Disney Theme Parks Reimagining the Wait in Line
By EAMON McNIFF, SARAH LANG, KIMBERLY LAUNIER
Amid all the instant gratification of today's world, people still have to endure waiting in lines.
According to Dr. Richard Larson, a renowned expert in the physics and psychology of lines at Massachusetts Institute of Technology, people hate waiting because it's a momentary and involuntary imprisonment.
"Once you get it into your head, you see them everywhere," Larson told ABC News' "20/20." "And you experience them everywhere."
Larson said no one does a better job of managing long lines than the Disney theme parks run by ABC News' parent company, The Walt Disney Co.
"We want you to have so much to look at or do or entertain your kids," Kathy Mangum, creative executive of Walt Disney Imagineering, told "20/20." 'Cause kids aren't the best line waiters, right? They're a little impatient … If your kid's having fun, you're a lot more patient."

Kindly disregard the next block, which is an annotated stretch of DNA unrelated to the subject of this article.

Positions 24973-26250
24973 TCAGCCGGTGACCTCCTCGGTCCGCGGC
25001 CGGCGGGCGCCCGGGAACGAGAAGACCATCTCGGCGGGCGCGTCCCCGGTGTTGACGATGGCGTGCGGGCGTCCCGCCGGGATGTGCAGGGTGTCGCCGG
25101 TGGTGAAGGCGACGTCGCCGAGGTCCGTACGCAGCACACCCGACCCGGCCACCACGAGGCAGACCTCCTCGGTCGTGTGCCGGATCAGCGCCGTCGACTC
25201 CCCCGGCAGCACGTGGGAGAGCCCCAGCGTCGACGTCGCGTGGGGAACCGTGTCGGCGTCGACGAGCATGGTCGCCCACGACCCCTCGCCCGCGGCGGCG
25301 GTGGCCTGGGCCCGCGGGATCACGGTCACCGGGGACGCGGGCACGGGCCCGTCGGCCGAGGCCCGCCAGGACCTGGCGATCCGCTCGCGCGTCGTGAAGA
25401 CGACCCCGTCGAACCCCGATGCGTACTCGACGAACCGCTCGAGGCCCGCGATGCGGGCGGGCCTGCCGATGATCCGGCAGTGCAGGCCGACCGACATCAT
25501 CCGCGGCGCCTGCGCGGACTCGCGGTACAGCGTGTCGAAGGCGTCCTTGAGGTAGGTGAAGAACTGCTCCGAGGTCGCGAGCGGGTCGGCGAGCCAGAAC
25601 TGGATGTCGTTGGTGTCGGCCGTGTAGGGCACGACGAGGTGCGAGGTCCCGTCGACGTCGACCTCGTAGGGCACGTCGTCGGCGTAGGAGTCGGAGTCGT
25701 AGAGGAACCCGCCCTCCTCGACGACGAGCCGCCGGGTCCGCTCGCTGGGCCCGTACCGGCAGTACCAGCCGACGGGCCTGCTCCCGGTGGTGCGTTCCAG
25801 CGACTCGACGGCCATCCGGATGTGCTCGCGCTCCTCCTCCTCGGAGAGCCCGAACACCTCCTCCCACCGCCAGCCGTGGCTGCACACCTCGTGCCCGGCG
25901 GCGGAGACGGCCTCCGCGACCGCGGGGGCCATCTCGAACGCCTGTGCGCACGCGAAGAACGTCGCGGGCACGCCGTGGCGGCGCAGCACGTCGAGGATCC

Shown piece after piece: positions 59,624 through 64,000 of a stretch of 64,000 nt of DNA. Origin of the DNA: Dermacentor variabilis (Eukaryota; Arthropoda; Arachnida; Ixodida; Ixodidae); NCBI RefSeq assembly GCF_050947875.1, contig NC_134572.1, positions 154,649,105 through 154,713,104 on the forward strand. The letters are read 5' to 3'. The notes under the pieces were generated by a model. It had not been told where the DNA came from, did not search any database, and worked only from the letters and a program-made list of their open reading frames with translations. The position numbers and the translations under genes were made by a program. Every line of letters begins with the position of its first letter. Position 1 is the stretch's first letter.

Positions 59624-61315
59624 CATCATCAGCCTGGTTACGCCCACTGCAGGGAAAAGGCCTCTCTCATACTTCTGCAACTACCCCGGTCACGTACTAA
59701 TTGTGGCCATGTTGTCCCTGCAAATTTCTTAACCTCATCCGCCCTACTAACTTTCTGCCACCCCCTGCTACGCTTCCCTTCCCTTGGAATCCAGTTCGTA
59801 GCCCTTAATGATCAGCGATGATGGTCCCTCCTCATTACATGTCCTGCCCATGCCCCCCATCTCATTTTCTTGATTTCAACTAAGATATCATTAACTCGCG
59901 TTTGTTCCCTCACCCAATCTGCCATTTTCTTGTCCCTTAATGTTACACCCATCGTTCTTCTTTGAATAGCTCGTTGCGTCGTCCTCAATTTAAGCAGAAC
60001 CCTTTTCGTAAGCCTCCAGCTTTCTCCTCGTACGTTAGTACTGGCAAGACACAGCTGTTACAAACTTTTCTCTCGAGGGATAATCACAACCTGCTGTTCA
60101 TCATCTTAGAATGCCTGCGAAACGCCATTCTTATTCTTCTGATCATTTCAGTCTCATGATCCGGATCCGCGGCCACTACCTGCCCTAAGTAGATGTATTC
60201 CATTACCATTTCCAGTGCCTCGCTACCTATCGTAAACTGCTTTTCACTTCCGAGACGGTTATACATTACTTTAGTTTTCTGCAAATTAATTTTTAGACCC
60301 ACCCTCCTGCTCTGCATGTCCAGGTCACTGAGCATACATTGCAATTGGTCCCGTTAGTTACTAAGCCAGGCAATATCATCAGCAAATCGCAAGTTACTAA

Disney's theme park line management is an extension of their entertainment philosophy. At Disney World's Dumbo the Flying Elephant ride, children and their parents can play in an interactive room that resembles a circus tent.
While they're playing, they're also waiting for a buzzer to go off that signals it's their turn to go onto the outdoor line for the ride.
"These kids in this tent, playing, they don't have the perception that they're waiting in line, but that's what they're doing," said Mangum.
"And their parents are having a ball because they're escaping the heat for a while, their kids are having a good time, and they're enjoying that."
Other techniques Disney's theme parks use to manage lines include interactive technology along the way, with games and touch screens, and providing comfort in the form of fans and shade to help visitors cool off. And there's FastPass too, where you can skip the line by reserving in advance, even on mobile phones.
"People come here to have fun, first and foremost, and we want them to have a great experience," Mangum said. "And if you've got the perception of spending less time waiting, 'cause you're having so much fun, we feel like we've done our job."
Watch ABC News' "20/20? on Friday, April 25 at 10 p.m. ET